Armenia’s acting Prime Minister Nikol Pashinyan looks set to consolidate his authority after Sunday’s snap election, as early results show his electoral bloc in the lead.
Mr Pashinyan, a journalist turned politician, spearheaded a peaceful revolution in the country in April.
He needs a parliamentary majority to push through his anti-corruption campaign, and reforms to Armenia’s economy.
Voter turnout has been low, at 49%.
Historically, Armenia’s elections have been marred by fraud and vote-buying, but correspondents say there is hope that this one will be different.
International observers from the Organization for Security and Co-operation in Europe are monitoring the process.
What is the result so far?
Early results from Armenia’s election commission show the centrist My Step Alliance, which includes Mr Pashinyan’s Civil Contract Party, has more than 70% of the vote and will easily win a majority.
In second place, the Prosperous Armenia party currently has more than 8%. Led by tycoon and arm-wrestling champion Gagik Tsarukyan, it was part of the ruling coalition in the outgoing parliament.
Bright Armenia, a liberal pro-Western party, has about 6% of the vote, the commission said.
Each party needs at least 5% of the vote to enter the 101-seat National Assembly, while blocs need 7% or more.
Armenia’s constitution states that 30% of seats in parliament must go to opposition parties.
Full results are expected later on Monday.
What will it mean for Armenia?
At a polling station in the capital, Yerevan, voters said they hoped Mr Pashinyan would be able to deliver the ambitious changes he has promised.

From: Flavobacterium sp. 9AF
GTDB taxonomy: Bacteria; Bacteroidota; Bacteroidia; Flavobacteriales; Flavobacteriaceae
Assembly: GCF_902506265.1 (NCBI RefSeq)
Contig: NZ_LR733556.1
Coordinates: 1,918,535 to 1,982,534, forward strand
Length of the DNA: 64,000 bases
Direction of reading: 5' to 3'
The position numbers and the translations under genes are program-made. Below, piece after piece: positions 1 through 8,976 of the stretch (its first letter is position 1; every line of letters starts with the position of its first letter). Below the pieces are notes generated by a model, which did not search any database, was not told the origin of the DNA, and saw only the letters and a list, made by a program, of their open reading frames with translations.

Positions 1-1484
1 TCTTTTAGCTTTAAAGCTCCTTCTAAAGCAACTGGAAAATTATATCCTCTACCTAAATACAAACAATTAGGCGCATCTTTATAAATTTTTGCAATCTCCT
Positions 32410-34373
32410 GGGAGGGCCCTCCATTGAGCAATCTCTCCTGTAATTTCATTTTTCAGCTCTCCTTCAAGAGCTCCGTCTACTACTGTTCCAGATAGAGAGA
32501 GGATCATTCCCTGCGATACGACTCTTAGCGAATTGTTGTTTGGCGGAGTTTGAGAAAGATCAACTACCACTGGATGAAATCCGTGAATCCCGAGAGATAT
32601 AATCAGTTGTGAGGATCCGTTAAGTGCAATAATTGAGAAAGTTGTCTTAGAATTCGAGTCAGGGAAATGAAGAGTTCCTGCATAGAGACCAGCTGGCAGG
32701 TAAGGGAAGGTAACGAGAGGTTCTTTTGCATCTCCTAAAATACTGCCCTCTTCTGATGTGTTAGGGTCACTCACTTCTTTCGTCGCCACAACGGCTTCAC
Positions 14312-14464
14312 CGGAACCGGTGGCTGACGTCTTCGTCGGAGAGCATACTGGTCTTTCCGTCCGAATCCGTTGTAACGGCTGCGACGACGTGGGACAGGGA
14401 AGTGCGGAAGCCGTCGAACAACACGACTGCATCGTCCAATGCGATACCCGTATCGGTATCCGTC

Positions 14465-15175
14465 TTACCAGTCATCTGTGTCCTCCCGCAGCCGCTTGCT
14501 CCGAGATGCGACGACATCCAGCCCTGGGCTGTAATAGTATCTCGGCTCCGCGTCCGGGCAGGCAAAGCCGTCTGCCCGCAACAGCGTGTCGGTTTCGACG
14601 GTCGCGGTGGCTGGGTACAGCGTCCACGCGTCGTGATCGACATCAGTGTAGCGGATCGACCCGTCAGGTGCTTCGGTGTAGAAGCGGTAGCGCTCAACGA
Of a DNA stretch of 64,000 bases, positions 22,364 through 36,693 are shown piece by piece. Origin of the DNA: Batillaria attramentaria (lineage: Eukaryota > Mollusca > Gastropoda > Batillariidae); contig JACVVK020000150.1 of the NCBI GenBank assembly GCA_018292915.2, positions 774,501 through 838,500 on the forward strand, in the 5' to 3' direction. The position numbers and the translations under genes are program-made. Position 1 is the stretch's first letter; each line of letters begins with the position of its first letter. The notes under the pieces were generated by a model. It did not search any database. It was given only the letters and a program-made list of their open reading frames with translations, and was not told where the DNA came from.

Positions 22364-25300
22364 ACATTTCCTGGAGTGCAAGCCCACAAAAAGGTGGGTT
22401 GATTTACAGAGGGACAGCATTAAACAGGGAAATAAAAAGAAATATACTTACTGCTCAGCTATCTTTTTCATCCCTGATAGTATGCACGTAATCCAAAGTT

One woman, who gave her name as Narine Harutyunyan, said she felt “very optimistic,” adding, “I hope that my vote is going to play a role so that there will always be a smile in the eyes of Armenians.”
After casting his vote, Mr Pashinyan told reporters: “We have already reached our general goal, and it is really free, transparent and democratic elections.”
Analysts say the 43-year-old will hope to keep his promises while staying in the good books of Armenia’s key ally, Russia.
A former Soviet state of three million people, Armenia hosts a Russian military base and depends on Moscow for its security.
Mr Pashinyan has also said he hopes to “step up co-operation with the United States and European Union”.
How have the PM’s critics reacted?
The revolution led by Mr Pashinyan ousted the country’s 10-year President Serzh Sargsyan, a member of the Republic Party. He was accused of clinging to power after taking on the newly-enhanced role of prime minister when his term ended.
Now senior Republican Party figures have accused Mr Pashinyan of trying to turn Armenia into 1930s Germany, and of becoming a Hitler figure.
His critics say his “cult of personality” will weaken multi-party democracy.
Armen Ashotyan, vice-president of the Republican Party, complained before the election that “all political parties were deprived of time to prepare well”.
He added that he expected “so-called post-revolutionary euphoria” would be reflected at the ballot box.